Photos courtesy of Lovable Bears
The month of July holds a great deal of significance for us Americans and for our French friends as well. While we Yankee Doodle Dandies celebrate the Fourth of July with fireworks, star-spangled banners, and frankfurters, our pals across the pond honor Bastille Day with fireworks (naturally), parades, concerts, and balls. Our Independence Day is July 4, and the French population honors their day of liberty, equality, and fraternity on July 14. We are two nations divided by an ocean, but connected by history.
At one time, all middle-school students knew about the camaraderie between the Marquis de Lafayette and our Founding Fathers. While American history has become more circumspect in classroom instructions, at least there is a semblance of colonial revolution being taught on stage. (Thank you, Lin-Manuel Miranda.) So, in the spirit of Broadway’s “Hamilton,” which portrays the bromance of General Lafayette and General Washington, I am happy to salute the accomplishments of a French gentleman bear maker: Laurent Bergmann.
When I had the chance to chat with Monsieur Bergmann, I was taken with how his first bears were made as gifts of love and compassion. “One day in a Patchwork Quilt Fair, I found a teddy bear pattern with fabric. I made it and decided to do another one, but with mohair, for my mother. She was still feeling very sad and alone after the death of my father two years before,” he shared with me. “From doing that for my mother, I discovered that all kinds of fabric — silk, mohair, alpaca — can take on life when I sew a bear. The passion was born!”
Bergmann viewed his bear making as a hybrid of two classic styles: “It is a crossover between realistic and traditional, but I prefer not to be locked into any one way.” Like a liberator storming the Bastille, Bergmann is happy to knock down all preconceived notions of his talents. “I don’t want my creativity to be stopped by a marketing style,” he confided. “The most important thing to me is that my bears must take on life and have alive facial expressions. That’s why posing possibilities, eye expressions, and shading of the fur and face are so vital to me.”
To help his creations attain a lifelike appearance and believable mannerisms, Bergmann is intrigued by the science behind the styling: “I have a great interest in the mechanics behind making a bear. I like it very much when bears have a lot of posing opportunities, so that is why so many of my bears have double neck joints, joints at the wrist, and spines with armature. When a bear can be made to look like it is moving, it seems that much more alive and real.”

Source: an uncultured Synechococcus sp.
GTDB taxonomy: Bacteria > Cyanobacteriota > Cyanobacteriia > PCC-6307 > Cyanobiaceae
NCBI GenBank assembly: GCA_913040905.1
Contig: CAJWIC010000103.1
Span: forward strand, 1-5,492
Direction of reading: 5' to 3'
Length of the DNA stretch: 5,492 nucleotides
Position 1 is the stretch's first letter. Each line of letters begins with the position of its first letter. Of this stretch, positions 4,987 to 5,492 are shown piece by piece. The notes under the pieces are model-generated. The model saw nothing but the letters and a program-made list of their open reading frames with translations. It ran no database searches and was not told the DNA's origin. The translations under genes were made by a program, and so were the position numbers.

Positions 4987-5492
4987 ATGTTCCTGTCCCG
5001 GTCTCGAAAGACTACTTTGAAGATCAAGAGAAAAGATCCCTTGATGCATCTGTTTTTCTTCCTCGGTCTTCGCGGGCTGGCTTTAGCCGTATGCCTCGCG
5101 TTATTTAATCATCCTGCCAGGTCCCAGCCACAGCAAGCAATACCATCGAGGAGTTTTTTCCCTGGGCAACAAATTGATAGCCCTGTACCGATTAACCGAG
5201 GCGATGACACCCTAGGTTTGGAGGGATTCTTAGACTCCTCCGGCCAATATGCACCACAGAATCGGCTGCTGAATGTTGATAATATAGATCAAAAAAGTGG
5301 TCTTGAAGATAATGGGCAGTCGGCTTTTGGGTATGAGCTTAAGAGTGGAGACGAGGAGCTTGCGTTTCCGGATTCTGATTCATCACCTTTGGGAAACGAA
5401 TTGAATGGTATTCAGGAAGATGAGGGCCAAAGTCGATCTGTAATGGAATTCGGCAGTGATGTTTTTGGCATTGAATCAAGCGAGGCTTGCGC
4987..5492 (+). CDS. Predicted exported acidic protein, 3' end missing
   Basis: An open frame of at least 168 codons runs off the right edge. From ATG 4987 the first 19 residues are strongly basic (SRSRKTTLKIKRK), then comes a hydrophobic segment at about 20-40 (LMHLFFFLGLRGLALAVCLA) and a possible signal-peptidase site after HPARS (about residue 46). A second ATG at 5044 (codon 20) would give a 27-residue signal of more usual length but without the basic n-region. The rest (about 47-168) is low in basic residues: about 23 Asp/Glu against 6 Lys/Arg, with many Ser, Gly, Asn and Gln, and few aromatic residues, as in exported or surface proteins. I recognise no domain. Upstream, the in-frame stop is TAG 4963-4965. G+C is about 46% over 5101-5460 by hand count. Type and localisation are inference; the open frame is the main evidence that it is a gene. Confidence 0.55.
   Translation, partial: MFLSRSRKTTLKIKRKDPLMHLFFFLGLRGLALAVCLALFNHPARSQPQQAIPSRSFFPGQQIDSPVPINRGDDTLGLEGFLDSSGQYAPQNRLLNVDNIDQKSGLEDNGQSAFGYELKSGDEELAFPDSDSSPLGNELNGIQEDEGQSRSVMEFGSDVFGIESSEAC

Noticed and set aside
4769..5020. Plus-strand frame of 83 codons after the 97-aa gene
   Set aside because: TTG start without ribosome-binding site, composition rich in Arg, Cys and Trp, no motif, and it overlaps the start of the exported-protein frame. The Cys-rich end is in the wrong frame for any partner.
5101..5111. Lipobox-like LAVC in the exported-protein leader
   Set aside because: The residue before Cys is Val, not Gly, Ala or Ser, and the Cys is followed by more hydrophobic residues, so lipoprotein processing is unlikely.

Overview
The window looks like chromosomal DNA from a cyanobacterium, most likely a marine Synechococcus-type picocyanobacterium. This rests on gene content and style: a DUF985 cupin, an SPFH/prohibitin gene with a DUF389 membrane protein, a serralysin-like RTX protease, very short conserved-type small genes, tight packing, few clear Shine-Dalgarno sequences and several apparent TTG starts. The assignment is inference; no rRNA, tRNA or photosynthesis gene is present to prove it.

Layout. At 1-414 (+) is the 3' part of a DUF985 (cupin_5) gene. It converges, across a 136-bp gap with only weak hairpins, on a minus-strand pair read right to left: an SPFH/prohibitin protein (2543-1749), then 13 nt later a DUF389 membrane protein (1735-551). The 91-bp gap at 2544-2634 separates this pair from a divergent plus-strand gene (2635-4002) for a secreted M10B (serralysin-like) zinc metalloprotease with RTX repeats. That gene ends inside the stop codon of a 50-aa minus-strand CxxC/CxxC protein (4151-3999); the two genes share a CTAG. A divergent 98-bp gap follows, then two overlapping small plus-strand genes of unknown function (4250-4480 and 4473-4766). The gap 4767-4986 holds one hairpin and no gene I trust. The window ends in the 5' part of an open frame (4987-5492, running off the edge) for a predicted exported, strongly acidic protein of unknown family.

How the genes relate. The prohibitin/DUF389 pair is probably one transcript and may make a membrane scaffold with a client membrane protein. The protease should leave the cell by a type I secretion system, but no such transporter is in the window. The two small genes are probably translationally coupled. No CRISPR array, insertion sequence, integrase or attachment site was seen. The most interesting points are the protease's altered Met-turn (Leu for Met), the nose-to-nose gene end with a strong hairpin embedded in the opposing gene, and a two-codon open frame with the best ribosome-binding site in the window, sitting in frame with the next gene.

During our discussion, Bergmann pointed out that his “lack of a recognizable style” doesn’t bother him at all. He mused that some of his friends and peers feel that “famous artists have to have a style that every collector can recognize, but I prefer to follow my creativity.” According to Bergmann, he doesn’t follow any one directive or template; he follows his inner drive. “I like to make different shape bears — different heads and noses, different types — in order to accommodate the particular theme of my bear,” he pointed out. “So, my bears will be very different looking, depending on whether it is a fantasy fairy bear or a wise, old-looking grizzly bear. The theme influences the final outcome.”
Explaining his bear-making strategy — and keeping in mind his French heritage — Bergmann likens it to the chance to sample new meals every day. “People don’t eat the same thing every day, do they? They would get bored if they did,” he contemplated. “So I do not make the same bear every day. I need to change my menu. I honestly cannot see myself doing the same kind of bear every day, every year, of my bear life. I have to do what I am inspired to do.”
Reviewing his connection to the critters that he unleashes, Bergmann admitted that he doesn’t have a deadline for when an animal has to be started or finished. It was wholly organic: “There is no time limit to the creativity. When a little shine comes into the eyes of the bear, and the life seems to come onto the face, then I know there is something magical in the air. Then I know I am making the right bear at the right time.”
In the month that honors both Independence Day and Bastille Day, it is grand to have the chance to focus on this very talented and very determined bear artist. Laurent Bergmann’s summary of what makes him tick conjures up the mood of these two national holidays: “I do what I want in order to make me feel good and feel free. Working with freedom is the only way to make a bear take on its life.”